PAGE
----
To the editor:

The Massachusetts Department of Public Health (DPH) is currently working to codify a series of regulations that would seriously limit the ability of Massachusetts ambulatory surgery centers (ASCs), independent outpatient facilities, to provide vital procedures such as cataract surgery and colonoscopies at low cost to some of the commonwealth's most vulnerable populations.

Currently, a Medicare patient can save up to 60 percent by having one of these procedures done at a physician-owned ASC facility as opposed to a hospital. But DPH's "emergency" Determination of Need (DoN) regulations would ultimately take this low-cost, high-quality option away from patients by prohibiting ASCs from expanding facilities or services. This would perpetuate and amplify the uneven playing field between hospital outpatient facilities and ASCs in the state, resulting in increased health care costs and decreased options across Massachusetts at a time when health care is already being hotly debated nationwide.

The outdated (1994) DoN regulations are hugely inconsistent with the commonwealth's so-called "dedication" to affordable, universal health care. They were created in a time when health care was not as critical an issue as it is today, and reworking the regulations has been delayed multiple times over the past few decades as DPH task forces have struggled to define need, showing just how antiquated they truly are. As administrator of the Pioneer Valley Surgicenter in Springfield, I have seen firsthand that ASCs provide the same high-quality outpatient services as hospital-owned facilities, and at a fraction of the price. Vital cataract surgery, for example, costs only $190 at ASCs as opposed to nearly $500 at hospital-owned outpatient facilities, a savings of 61 percent, according to proposed 2012 Medicare payment rates. While hospitals in the state continue to argue that ASCs are less affordable for patients, the numbers simply speak for themselves.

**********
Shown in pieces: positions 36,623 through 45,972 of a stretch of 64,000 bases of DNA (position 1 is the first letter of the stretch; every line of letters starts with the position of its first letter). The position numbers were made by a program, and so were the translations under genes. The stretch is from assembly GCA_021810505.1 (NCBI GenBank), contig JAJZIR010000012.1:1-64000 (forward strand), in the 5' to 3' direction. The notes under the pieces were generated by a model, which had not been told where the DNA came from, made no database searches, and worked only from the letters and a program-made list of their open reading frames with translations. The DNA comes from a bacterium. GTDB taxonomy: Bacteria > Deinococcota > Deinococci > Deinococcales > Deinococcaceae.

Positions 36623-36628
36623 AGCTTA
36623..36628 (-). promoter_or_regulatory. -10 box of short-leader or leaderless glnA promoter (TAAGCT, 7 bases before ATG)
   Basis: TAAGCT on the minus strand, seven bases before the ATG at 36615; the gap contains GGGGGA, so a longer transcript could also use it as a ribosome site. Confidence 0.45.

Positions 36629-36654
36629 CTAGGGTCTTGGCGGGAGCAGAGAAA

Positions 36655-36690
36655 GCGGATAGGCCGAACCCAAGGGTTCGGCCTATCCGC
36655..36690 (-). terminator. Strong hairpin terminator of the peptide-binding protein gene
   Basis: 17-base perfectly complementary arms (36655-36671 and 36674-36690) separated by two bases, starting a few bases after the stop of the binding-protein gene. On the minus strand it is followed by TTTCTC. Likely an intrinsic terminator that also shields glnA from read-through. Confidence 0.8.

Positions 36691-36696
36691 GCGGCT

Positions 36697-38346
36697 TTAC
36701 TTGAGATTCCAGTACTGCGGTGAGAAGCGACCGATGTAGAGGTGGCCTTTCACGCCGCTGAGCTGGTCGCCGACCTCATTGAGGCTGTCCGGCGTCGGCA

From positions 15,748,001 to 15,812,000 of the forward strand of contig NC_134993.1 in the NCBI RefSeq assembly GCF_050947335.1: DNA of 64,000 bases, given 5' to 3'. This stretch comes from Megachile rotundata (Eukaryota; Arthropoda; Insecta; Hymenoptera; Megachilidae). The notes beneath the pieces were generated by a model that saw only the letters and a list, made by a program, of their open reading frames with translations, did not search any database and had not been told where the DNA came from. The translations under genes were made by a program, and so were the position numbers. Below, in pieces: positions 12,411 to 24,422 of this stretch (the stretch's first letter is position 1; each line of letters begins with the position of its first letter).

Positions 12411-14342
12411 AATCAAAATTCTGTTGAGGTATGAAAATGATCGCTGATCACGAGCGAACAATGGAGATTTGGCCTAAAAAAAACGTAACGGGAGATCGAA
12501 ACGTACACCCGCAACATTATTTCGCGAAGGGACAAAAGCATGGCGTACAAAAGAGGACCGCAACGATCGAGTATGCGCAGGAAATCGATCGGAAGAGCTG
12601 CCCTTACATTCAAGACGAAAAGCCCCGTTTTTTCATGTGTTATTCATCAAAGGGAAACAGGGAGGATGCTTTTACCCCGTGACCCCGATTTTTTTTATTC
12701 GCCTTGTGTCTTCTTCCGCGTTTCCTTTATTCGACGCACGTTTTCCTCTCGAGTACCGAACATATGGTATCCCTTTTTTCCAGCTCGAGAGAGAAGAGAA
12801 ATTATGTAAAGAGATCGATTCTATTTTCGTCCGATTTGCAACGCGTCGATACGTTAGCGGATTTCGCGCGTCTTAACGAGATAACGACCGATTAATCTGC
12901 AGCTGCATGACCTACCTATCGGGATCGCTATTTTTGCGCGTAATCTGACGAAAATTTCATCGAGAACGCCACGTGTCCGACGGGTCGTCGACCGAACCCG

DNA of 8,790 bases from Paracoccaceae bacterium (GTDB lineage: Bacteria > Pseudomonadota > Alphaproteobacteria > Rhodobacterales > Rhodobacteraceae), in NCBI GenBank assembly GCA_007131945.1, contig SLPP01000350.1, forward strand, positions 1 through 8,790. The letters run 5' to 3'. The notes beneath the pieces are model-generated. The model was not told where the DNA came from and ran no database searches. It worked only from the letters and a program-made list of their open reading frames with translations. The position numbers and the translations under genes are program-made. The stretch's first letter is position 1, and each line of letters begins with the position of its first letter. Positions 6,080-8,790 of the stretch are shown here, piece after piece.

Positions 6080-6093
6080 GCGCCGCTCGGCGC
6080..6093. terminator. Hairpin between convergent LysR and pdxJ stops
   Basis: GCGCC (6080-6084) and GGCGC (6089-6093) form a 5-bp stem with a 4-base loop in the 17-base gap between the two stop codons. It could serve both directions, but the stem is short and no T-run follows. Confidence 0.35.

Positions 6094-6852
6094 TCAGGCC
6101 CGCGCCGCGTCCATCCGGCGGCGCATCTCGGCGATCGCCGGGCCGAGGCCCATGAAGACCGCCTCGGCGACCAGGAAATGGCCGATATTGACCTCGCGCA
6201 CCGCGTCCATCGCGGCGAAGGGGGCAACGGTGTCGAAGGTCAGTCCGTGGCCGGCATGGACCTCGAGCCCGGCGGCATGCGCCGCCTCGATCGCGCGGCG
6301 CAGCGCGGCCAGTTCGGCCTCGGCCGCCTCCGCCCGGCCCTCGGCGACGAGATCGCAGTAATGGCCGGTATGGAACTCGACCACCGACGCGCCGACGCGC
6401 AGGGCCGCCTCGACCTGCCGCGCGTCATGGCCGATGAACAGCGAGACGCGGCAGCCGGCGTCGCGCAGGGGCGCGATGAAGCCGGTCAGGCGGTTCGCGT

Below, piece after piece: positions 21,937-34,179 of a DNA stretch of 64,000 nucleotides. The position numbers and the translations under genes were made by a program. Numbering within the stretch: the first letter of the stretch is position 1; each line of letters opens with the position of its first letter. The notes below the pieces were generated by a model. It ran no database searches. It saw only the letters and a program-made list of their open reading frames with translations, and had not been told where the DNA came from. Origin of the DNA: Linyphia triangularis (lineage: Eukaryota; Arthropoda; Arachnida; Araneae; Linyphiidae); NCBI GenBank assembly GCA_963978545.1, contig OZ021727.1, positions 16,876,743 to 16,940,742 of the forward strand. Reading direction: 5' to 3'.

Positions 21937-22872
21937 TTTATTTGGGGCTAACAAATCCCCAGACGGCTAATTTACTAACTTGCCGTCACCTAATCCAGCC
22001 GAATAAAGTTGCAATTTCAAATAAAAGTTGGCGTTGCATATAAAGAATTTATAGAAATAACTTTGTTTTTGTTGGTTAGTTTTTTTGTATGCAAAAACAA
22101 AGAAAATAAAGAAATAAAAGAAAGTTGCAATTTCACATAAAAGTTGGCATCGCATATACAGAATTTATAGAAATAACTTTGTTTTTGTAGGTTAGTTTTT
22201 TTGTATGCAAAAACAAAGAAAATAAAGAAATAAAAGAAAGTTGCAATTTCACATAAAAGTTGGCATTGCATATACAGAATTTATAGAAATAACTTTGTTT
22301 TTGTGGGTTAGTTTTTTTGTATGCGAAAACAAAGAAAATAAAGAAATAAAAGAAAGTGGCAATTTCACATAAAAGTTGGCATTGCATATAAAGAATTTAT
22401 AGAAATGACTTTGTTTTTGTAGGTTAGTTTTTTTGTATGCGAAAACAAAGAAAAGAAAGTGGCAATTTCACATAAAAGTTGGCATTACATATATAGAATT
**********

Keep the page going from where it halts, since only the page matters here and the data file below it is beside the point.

The governor and other members of the Patrick administration claim that providing affordable health care is a top priority. But how can this be the case when a state agency (DPH) openly sides with politically powerful hospitals at the expense of the people of the commonwealth?

Health care is supposed to be affordable, accessible and transparent, at least according to Gov. Deval Patrick's 2011 inaugural address, traits that apply to the state's 62 ASCs, which provide the highest quality care at surprisingly manageable prices to more than 200,000 patients across Massachusetts each year.

If DPH passes the DoN regulations and ASCs are no longer able to remain competitive with hospitals in infrastructure expansions or by altering or adding services, health care costs will continue to rise for patients already struggling with expensive medical bills, which will cause more people to avoid seeking preventive procedures like colonoscopies, cataract surgery and gastrointestinal care, thereby further compounding the problem.

It is DPH's duty to protect the people of the commonwealth and their right to affordable health care. But the agency appears to have decided that it would rather perpetuate an unfair system controlled by the politically powerful at the expense of Massachusetts residents.

I urge DPH to take a closer look at the regulations it is about to pass and seriously consider how they will widely impact health care in the state. With Massachusetts' leadership position in health care reform made even more critical given the Supreme Court's ongoing policy review, it would be alarming for our leaders in state government to support a series of outdated regulations that directly contradict the very goals of cost containment, transparency and access they originally set out to achieve.

Linda Rahm


Mass. Association of Ambulatory Surgery Centers


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